View Full Version : Help with semi-colons.

Blue Screen of Death
June 29th, 2008, 02:31 PM
Did I spell semi-colon right? Well, whatever. I seriously need help with them. I never really got the hang of using them, so any help would be appreciated.

Elite Overlord LeSabre™
June 29th, 2008, 02:58 PM

This post here has the basics on both semicolon and colon usage.

JX Valentine
June 29th, 2008, 03:01 PM
Tip: You may not want to use them, then. Really, you shouldn't be using any complex mark of punctuation (i.e. not the essentials such as periods, commas, quotation marks, et cetera) you don't have a handle on. As weird as it is for me to tell you not to do something, what I mean is you probably don't want to include a semicolon in your fics right away until you really work on figuring things out, possibly getting together with a beta reader and practicing on a piece that you don't intend on posting. Otherwise, you should probably just avoid them altogether. The reason why is because even if you think you have a handle on a complex mark of punctuation, you may actually be using them incorrectly anyway, and more complex forms of punctuation aren't often necessary in the first place. For example, you can avoid using a semicolon (It can be hyphened or not, depending on your preference.) by simply using a comma and a conjunction or a period.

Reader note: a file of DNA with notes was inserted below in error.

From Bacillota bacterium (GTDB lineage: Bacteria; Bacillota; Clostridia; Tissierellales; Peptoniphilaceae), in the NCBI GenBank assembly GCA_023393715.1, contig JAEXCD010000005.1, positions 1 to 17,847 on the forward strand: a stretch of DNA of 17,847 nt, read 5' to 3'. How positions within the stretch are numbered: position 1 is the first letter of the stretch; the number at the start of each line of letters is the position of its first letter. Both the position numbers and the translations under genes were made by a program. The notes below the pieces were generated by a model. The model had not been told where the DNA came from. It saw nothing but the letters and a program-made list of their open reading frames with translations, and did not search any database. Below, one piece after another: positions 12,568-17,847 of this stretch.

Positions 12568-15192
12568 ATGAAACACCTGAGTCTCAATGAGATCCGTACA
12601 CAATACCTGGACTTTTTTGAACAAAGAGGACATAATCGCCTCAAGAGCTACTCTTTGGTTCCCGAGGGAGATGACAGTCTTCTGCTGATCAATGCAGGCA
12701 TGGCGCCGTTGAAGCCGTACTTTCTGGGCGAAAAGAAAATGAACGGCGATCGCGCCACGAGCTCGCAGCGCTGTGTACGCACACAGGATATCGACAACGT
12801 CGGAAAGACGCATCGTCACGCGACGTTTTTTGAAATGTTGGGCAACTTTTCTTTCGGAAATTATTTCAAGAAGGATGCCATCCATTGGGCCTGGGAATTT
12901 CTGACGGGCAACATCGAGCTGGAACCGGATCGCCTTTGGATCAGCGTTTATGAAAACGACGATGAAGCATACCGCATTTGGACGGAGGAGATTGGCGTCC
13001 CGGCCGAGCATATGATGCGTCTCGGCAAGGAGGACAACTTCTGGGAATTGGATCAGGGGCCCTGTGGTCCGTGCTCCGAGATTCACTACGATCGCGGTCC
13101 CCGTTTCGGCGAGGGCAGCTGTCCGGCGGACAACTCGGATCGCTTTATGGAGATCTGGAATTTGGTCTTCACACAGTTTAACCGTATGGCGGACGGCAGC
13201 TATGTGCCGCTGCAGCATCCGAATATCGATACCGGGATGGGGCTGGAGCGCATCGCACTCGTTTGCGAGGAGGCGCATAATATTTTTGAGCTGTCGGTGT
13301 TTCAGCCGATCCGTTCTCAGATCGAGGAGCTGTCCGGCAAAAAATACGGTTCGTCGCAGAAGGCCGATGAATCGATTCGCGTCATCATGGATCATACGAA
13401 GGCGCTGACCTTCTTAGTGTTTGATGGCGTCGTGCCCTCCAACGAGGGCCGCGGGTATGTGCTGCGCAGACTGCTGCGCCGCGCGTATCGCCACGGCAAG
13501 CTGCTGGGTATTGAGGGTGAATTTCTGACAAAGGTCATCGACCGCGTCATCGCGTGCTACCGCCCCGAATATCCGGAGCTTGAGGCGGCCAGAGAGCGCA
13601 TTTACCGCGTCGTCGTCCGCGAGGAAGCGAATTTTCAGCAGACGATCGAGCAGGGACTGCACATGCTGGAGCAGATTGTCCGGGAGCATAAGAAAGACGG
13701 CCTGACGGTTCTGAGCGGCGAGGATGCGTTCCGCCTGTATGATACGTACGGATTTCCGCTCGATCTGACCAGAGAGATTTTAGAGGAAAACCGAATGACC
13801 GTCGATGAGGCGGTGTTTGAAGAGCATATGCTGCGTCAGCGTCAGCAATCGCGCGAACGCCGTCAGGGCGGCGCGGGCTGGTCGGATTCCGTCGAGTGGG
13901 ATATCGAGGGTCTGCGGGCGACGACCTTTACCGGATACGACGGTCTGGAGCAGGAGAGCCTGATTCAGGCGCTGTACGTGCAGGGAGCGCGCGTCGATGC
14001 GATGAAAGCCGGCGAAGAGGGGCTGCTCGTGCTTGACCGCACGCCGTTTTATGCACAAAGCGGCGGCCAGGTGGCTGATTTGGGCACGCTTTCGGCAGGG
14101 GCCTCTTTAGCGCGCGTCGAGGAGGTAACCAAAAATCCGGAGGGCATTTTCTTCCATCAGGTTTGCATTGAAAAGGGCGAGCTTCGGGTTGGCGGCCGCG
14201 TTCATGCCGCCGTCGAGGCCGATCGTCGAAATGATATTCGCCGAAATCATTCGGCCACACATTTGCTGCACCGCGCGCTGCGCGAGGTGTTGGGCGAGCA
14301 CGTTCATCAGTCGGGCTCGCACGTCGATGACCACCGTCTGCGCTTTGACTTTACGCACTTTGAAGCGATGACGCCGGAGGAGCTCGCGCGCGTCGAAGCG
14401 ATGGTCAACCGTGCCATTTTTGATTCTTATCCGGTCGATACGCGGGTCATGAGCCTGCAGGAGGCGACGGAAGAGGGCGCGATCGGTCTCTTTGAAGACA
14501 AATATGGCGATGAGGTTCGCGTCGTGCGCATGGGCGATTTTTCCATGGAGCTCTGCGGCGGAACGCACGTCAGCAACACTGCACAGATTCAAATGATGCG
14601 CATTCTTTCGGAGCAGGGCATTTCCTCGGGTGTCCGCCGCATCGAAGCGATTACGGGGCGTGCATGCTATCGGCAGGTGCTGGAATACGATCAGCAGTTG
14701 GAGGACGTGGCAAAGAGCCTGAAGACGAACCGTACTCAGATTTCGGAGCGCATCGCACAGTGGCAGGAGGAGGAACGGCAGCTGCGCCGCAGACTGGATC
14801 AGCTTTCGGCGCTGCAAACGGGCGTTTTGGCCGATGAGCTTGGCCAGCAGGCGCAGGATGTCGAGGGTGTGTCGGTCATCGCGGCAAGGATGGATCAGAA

That said, if you really need to know, here's three rules of thumb:

1. If the two independent clauses (pieces that can form their own sentences) are very closely related (and you wanted to turn them into a compound sentence), you can use a semicolon.
e.g. "It was dark and cold; I went inside after a few minutes."

2. If the second of the two independent clauses starts with an adverb that joins two clauses (such as "however," "moreover," "thus," "therefore," et cetera), you can use a semicolon.
e.g. "It snowed this morning; therefore, school was canceled."

3. If you're writing a list of three or more items that have commas in them, you can use a semicolon between each item (so as not to confuse the reader with commas all over the place).
e.g. "I talked to Tina, the secretary; Martin, the accountant; and Betsy, the supervisor."